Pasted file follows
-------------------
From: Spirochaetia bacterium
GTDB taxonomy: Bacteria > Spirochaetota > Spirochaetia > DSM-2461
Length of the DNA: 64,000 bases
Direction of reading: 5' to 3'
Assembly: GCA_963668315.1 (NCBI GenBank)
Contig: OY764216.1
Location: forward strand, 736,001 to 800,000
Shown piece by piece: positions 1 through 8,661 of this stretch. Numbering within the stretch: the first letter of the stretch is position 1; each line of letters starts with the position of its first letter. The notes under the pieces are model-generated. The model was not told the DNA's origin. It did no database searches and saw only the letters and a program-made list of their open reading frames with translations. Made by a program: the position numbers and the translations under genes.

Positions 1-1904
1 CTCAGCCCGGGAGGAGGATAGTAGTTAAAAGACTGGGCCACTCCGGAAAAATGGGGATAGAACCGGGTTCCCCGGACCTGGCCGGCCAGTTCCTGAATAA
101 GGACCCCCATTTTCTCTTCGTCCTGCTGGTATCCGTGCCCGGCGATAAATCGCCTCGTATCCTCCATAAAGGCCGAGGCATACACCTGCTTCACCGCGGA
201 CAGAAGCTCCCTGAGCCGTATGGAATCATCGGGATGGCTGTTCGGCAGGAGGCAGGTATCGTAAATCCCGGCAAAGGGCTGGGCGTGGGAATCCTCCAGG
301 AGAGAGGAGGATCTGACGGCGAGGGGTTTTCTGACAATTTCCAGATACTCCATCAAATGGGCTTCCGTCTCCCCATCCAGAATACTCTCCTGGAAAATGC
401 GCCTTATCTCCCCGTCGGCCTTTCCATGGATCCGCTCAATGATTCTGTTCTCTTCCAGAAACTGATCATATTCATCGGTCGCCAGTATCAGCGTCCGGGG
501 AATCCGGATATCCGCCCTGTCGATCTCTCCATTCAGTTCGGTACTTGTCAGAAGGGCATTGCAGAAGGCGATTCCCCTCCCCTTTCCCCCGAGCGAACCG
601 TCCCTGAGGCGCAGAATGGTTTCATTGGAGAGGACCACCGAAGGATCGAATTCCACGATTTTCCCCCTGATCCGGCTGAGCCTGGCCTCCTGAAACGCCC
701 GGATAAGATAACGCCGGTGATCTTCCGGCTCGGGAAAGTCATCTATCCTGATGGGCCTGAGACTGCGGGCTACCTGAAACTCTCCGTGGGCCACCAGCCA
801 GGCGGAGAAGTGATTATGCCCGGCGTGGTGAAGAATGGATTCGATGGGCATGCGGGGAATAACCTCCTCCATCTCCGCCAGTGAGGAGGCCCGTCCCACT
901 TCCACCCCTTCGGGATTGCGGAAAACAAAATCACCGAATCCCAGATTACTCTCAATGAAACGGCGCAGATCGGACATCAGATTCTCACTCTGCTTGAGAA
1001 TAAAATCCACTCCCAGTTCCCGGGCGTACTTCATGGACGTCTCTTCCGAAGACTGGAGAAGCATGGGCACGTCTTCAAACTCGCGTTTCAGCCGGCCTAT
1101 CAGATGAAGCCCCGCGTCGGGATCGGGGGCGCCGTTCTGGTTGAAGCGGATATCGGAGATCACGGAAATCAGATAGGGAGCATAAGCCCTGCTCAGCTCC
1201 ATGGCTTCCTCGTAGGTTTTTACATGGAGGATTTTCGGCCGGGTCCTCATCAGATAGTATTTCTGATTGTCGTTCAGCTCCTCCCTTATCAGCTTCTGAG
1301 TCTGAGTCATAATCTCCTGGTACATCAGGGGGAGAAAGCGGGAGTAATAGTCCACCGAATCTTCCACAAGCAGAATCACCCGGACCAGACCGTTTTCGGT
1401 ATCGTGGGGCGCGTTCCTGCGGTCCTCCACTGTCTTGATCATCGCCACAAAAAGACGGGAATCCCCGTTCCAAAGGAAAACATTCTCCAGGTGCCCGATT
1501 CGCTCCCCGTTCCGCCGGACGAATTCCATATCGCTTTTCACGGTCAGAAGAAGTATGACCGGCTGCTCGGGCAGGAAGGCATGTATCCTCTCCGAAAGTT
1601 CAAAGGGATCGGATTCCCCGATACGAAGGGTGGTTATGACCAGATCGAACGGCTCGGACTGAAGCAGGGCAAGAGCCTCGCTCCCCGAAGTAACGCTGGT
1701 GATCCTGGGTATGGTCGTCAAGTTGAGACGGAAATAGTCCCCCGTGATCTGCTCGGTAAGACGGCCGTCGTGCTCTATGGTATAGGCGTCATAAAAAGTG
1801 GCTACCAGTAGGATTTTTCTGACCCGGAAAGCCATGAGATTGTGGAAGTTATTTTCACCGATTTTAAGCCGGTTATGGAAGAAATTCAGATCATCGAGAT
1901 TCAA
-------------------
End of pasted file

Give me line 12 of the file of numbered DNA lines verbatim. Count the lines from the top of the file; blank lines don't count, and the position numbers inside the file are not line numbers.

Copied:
201 CAGAAGCTCCCTGAGCCGTATGGAATCATCGGGATGGCTGTTCGGCAGGAGGCAGGTATCGTAAATCCCGGCAAAGGGCTGGGCGTGGGAATCCTCCAGG